On 25th May 2018, the GDPR (General Data Protection Regulation) enacted by the EU will come into effect.
In a nutshell, GDPR gives a lot more control over their personal data to EU citizens while ensuring that anyone collecting or storing this data is doing so in a responsible and consistent manner. We’ve all seen the ubiquitous ‘cookie notice’ on websites, right? Well this is the same deal… with a personal bodyguard… on steroids… and armed to the teeth!
So who cares?
Well, if you have a website, you need to care! Big time, the potential fines are terrifying! (up to 4% of annual global turnover, up to a maximum of €20 million.) The gory details are here, but suffice to say, this needs to be taken pretty seriously! Supervisory authorities (SAs) will be set up in each member state to ensure compliance, so its not something to bury the head in the sand over.
OK, so what about my website?
If you have a website that collects user data in any way, shape or form, you need to be on it like Wallace & Gromit! This includes, but isn’t limited to:
- user registration
- comments/feedback forms
- contact form storage
- analytics and traffic logging (especially any that store IP addresses)
- other logging utilities/plugins
- security plugins
Under the new laws, users of your website have three fundamental rights:
1. Right to access
You must provide full transparency in how you’re capturing and collecting data. What data are you capturing? Why are you capturing it? Where are you storing and processing this data? You will also need to be able to provide users with a copy of their data, free of charge and within 40 days.
2. Right to be forgotten
You must give users an option to erase all personal data and withdraw their consent for you to collect further data.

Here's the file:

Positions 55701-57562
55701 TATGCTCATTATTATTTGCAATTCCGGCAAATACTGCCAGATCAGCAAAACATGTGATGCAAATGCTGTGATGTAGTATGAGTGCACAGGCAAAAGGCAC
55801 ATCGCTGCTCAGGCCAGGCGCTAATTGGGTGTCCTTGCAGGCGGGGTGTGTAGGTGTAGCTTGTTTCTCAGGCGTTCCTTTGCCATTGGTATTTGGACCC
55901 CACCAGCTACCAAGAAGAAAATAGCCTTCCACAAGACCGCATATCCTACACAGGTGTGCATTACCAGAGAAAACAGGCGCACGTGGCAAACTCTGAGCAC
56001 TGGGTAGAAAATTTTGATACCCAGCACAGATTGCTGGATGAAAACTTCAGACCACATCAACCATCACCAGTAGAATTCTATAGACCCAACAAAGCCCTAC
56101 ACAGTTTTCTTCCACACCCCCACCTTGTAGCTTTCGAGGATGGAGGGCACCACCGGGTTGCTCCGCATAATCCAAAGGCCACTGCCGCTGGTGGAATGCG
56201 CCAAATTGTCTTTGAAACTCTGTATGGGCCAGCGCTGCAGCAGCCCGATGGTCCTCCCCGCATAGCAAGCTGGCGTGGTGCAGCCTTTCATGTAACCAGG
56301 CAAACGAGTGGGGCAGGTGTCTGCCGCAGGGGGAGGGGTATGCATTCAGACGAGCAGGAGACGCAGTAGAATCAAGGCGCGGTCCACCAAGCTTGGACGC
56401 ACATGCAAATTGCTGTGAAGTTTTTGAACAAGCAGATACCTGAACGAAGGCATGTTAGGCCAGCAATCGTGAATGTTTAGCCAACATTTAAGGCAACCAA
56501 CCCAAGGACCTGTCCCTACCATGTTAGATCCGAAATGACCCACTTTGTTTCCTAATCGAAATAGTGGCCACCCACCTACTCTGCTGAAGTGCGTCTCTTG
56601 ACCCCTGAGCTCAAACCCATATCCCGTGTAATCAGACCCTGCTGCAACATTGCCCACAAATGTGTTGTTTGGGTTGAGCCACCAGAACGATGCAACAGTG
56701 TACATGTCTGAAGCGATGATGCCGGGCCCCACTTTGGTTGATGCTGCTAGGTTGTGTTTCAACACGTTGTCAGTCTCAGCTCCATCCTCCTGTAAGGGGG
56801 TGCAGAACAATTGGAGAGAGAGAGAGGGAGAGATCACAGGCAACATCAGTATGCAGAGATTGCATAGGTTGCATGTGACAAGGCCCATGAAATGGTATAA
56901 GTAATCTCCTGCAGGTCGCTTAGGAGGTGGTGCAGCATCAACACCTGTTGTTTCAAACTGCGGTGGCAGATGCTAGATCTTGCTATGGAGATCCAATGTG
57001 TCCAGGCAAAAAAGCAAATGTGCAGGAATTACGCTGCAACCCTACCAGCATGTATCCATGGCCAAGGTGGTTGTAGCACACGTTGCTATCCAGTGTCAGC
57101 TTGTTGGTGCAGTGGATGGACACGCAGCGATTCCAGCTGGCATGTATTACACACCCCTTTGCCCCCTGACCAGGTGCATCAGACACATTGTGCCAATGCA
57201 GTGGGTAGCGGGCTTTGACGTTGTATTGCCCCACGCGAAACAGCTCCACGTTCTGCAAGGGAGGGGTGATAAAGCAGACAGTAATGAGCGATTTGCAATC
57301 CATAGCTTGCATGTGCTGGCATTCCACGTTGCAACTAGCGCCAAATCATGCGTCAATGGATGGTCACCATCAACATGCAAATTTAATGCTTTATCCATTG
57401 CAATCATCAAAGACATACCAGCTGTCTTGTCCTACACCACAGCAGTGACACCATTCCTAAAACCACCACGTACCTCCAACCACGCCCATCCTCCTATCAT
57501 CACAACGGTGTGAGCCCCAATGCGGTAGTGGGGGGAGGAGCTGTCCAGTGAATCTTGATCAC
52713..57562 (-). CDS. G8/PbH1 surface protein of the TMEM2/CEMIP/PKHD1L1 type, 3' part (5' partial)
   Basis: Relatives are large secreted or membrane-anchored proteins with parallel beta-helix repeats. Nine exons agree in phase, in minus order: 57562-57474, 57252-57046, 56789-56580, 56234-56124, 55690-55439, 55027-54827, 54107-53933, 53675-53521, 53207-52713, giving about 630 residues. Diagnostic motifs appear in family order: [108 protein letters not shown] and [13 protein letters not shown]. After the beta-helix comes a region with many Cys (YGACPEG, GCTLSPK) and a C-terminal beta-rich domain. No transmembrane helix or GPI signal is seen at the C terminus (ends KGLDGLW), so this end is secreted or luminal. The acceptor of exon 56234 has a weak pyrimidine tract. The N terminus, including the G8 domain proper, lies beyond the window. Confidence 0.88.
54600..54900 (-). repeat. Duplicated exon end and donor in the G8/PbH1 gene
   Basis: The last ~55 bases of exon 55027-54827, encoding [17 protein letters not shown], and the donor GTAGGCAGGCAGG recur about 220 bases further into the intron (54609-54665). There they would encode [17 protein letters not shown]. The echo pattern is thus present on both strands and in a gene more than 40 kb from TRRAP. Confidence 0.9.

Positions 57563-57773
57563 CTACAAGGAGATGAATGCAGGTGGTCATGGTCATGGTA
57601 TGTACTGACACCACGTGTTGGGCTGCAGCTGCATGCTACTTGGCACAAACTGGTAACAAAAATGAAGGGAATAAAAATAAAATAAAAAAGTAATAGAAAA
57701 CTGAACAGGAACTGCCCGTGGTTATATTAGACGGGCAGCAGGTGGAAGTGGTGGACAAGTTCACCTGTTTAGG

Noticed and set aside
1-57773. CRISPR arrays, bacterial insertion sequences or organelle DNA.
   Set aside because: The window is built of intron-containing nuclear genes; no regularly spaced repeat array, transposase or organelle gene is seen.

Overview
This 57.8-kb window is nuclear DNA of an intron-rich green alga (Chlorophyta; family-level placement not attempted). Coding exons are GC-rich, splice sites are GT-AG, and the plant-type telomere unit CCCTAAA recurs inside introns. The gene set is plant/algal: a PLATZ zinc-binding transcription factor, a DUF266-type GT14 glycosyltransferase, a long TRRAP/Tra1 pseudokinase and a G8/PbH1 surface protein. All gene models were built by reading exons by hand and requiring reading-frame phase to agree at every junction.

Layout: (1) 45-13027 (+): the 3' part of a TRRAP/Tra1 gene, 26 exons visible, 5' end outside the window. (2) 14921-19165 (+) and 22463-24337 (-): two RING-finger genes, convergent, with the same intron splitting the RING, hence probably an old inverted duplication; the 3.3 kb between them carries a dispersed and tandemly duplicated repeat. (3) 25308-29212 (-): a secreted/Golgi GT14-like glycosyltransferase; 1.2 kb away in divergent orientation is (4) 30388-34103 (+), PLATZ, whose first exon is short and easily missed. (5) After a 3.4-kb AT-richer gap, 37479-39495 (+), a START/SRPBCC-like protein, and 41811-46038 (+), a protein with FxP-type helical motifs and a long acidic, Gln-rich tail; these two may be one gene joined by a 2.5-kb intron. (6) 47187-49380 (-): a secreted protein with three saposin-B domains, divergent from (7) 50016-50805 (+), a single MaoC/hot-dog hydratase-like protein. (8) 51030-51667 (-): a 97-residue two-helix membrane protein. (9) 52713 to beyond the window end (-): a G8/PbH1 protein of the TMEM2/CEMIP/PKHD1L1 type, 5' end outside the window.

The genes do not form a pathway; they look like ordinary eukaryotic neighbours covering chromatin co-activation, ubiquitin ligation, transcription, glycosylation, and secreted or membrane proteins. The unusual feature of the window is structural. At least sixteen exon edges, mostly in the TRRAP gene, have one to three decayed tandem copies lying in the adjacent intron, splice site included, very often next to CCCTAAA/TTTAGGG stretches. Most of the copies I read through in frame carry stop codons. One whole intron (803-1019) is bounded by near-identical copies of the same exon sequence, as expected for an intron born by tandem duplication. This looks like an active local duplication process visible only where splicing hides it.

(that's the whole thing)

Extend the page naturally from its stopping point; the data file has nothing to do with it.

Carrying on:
3. Right to portability
You must allow users to access their personal data and if they wish, transmit to someone else.
OK, so what do I do now?
Well, you need to be aware of the key points of the new law and make sure your ducks are in a row. We suggest a good browse of the official EUGDPR website
Then decide, do you really need to collect and store data? (for example, if you have a contact form on your site that stores messages and user data as well as sending email, is it really necessary?). If so:
- Find out the ways in which your site collects user data
- Put in place ways for users to control their data as above
How you go about doing this will vary hugely depending on the setup of your website. Start by talking to your developer, they should be able to assist you in getting ready for GDPR. If you have a popular open source driven website like WordPress, the process is likely to be a lot less mind-melting.
if you’ve been thinking about an upgrade, now would be a good time to get moving!
Obviously, we aint lawyers, so this isn’t and shouldn’t be taken as legal advice! However, you really shouldn’t ignore the new regulations.
If you need help with your website, please don’t hesitate to contact us. Now more than ever, its pretty darn important that you keep your website up to date. Give us a call on 051 304 617 for a no-obligation chat any time.